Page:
“I think the comment was something about that not the best and the brightest always come to the colleges,” says Ashton. “Usually, if someone is a 90s student, they probably should have come to the college; they’d probably get a better education. But they tend not to—they go to the university—and so I think that says something about the best and the brightest. That they took tremendous offense with, and it was a misuse of words, but I was only implying that if you take students coming out of high school, the top x percent will usually go to the university, and then the next group will probably look at the college system.

“And yet, at the end of the day,” she continues, “what I was saying with the accomplishments of those students, at the end of the post-secondary education, who are the most successful? And it’s the college-educated—whether they transfer to university later or not—students who are extremely successful. It’s amazing how things will hang on like that; that wasn’t meant in the way that somebody took it and just basically broadcast around the college what I had said as an insult to our students, and it sure as hell was never meant to be an insult; it was actually praise for the students, for the choice that they made, and for how successful they were at the end of it.”


Kathryn Laurin surprised me. The most recent ex-president of Camosun, Laurin was here from 2009 until 2014, when her contract was suddenly terminated under a shroud of secrecy from the college, who still won’t explain to the public why the president of this public institution was fired for reasons that Laurin at the time said were “completely unjustified.” But Laurin has picked herself up.

She still won’t comment on what exactly happened at the end of her time here. When pressed for a statement about her termination, she said in an email, “My quick comment is that life moves on, and it is important to seize each and every day and make it your best,” and wouldn’t comment further.

But it makes sense that Laurin doesn’t want to dwell on negative events in the past.Utilizing her background in music and administration, she became the Victoria Symphony Society’s CEO in June 2016. The role is similar to her previous position in that everything falls on the CEO’s desk.

Ex-Camosun College president Kathryn Laurin (photo by Felicia Santarossa/Nexus).

“When I was at Camosun, ultimately you have responsibility for all the academic programs, but you also have responsibility for fundraising and what we call development: trying to cultivate support from your stakeholders in the community, and trying to fundraise, and so on,” says Laurin, “so, responsibility for that and the financial piece as well. So, yeah, there are some commonalities across the board for sure.”

With the Victoria Symphony Society, she collaborates with the music director on the symphony’s programming while keeping on budget; she also fundraises and gets sponsorships for the symphony.

Laurin is an administration veteran; she was the president of Halifax’s Mount St. Vincent University before she was headhunted for Camosun. During her time as Camosun’s president, the development of her administration’s Strategic Plan was, she says, a major part of the college’s evolution.

“That was a pretty important process for us,” says Laurin. “We tried to involve as many people across the college as possible, and once we completed the actual plan—which I think was a really strong plan—then the challenge was trying to implement it and trying to make sure that you’re aware of the directions of the college, so that you’re in alignment with everybody across the college. That’s the big challenge with strategic plans—a lot of organizations will create a plan but won’t necessarily execute on the plan, so I would say we did a pretty good job of making decisions and moving the college forward, all in alignment with what we put forward in the Strategic Plan.”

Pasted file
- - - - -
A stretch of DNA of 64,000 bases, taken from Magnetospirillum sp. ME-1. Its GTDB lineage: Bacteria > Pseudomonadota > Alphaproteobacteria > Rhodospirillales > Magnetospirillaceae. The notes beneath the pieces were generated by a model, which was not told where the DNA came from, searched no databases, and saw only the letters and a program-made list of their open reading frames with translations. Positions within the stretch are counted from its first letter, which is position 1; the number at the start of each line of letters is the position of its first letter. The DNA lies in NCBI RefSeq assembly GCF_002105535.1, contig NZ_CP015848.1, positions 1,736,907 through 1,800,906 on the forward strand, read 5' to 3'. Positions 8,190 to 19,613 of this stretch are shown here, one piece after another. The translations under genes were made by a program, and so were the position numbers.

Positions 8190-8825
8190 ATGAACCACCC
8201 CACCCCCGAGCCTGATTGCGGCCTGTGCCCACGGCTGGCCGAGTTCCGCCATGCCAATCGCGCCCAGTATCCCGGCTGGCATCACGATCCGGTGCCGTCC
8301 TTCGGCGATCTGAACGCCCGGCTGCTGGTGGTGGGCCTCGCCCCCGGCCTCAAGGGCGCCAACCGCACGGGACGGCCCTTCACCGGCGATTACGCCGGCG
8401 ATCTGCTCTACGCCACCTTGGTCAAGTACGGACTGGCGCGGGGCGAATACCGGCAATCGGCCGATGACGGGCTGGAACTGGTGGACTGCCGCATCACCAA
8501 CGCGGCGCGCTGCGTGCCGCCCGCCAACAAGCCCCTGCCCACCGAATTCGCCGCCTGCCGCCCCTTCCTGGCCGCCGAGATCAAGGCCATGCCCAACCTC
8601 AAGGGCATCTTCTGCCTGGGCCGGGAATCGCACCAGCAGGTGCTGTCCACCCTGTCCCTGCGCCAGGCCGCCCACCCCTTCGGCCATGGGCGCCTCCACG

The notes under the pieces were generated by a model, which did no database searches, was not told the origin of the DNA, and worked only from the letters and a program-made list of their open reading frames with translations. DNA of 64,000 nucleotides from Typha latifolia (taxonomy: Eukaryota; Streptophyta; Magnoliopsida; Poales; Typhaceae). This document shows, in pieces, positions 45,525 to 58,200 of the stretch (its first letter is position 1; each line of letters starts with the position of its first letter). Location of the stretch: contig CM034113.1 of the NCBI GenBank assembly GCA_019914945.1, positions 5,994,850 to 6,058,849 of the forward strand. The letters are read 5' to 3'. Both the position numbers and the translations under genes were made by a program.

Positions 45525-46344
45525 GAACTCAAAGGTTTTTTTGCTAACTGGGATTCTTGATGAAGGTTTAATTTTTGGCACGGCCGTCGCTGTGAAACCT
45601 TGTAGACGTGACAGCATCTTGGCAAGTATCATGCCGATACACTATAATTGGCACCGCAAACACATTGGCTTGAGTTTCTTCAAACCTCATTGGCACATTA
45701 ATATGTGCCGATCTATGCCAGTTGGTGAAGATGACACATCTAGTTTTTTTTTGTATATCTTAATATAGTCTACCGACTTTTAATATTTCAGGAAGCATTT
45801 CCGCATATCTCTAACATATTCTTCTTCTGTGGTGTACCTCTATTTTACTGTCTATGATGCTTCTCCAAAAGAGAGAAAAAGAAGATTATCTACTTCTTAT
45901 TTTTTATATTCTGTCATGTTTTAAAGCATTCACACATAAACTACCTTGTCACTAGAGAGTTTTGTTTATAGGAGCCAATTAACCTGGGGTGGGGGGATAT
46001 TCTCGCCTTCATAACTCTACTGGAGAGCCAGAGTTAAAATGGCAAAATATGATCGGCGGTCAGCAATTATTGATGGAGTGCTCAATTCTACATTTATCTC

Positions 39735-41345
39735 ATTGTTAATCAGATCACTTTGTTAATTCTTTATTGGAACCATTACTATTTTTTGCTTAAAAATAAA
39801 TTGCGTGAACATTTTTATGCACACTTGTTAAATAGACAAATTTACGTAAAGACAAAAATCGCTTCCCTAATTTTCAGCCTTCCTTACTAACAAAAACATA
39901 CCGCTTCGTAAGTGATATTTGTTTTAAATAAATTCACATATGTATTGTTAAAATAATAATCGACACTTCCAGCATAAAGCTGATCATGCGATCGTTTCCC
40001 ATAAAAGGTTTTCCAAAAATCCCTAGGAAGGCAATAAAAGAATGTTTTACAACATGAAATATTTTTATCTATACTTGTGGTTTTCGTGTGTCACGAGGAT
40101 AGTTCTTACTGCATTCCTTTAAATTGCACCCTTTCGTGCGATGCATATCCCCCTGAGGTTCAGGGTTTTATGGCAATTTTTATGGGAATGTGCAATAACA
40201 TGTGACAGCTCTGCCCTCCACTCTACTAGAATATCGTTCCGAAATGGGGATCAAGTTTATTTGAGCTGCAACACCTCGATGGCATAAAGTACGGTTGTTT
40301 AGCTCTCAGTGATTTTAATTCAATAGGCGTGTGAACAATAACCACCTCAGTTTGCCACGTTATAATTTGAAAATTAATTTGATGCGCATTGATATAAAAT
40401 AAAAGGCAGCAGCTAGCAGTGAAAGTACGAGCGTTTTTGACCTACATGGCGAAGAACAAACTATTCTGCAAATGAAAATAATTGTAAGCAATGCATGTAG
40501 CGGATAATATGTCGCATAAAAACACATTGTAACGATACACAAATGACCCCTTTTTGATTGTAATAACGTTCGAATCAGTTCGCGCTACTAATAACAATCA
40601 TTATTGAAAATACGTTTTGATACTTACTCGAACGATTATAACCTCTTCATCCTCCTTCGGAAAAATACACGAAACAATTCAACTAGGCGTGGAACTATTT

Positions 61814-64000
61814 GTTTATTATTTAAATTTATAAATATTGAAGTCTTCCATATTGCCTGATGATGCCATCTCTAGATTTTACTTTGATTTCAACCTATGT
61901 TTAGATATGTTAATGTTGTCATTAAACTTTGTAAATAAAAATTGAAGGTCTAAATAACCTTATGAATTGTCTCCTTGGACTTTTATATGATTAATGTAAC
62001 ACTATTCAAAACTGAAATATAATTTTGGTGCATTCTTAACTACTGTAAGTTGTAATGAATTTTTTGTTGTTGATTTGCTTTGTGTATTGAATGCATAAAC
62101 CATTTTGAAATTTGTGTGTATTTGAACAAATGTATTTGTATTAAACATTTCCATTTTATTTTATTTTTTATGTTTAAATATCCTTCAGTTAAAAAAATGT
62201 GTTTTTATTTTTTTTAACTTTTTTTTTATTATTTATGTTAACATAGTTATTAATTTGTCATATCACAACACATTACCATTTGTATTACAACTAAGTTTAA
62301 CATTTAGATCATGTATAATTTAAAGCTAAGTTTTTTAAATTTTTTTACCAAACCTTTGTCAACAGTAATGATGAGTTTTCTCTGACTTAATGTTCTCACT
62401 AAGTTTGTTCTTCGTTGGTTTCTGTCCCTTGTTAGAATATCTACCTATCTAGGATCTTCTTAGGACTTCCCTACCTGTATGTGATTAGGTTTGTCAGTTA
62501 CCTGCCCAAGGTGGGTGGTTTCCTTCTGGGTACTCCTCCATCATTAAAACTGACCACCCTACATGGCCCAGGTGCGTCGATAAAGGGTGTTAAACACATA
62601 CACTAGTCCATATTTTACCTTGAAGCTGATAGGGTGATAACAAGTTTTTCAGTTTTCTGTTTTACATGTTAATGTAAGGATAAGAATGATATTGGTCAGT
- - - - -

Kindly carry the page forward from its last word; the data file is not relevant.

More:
Additionally, the Strategic Plan’s development and execution “would be an important piece in terms of impact,” Laurin says about her administration. She also points to their strong fundraising for the Centre for Trades Education and Innovation building at Interurban and to their focus on applied research, which Laurin feels is an area that is growing to this day at the college.

“When I arrived, the applied research area was in early days, if you will, so we worked hard to provide opportunity and support there to allow that area to develop, and so I also think that area had impact across the college,” she says.

Laurin would use similar strategic planning after leaving Camosun, as she was part of Royal Roads University’s senior consulting team, helping the senior executive team determine future directions for the university.

“They weren’t doing, say, a formal strategic plan, but they were working on a document, future directions for the university, and reviewing and business planning,” she says. “I helped them with that, which was great, actually; I really enjoyed that.”

Laurin says that today she doesn’t follow what’s happening at Camosun too closely because she’s removed from the post-secondary world with her current job.

“I kind of keep my eye on the post-secondary sector to see what’s happening,” she says. “On a weekly basis I’m just taking a look to see what’s happening in the general sector, so that’s how I kind of stay in touch. It’s hard to stay up on the latest developments; you’re just out of hours in the day.”

Laurin has some short-term plans to play more golf, but she says that long-term plans are not on the table.

“What I’m going to do five years from now, I don’t worry about it. I’ve learned now at this juncture in my life that I can’t control those future bits, so I don’t worry about it,” she says. “Sometimes future opportunities and directions show up when you least expect it. I think the important thing is to seize opportunities when they’re important and meaningful and just do your very best you can each and every day. That’s my mantra, my personal motto: get up every day and be the absolute best you be.”

Correction: An earlier version of this story incorrectly identified Thelma Brown as Elmer Brown. We apologize for the mistake.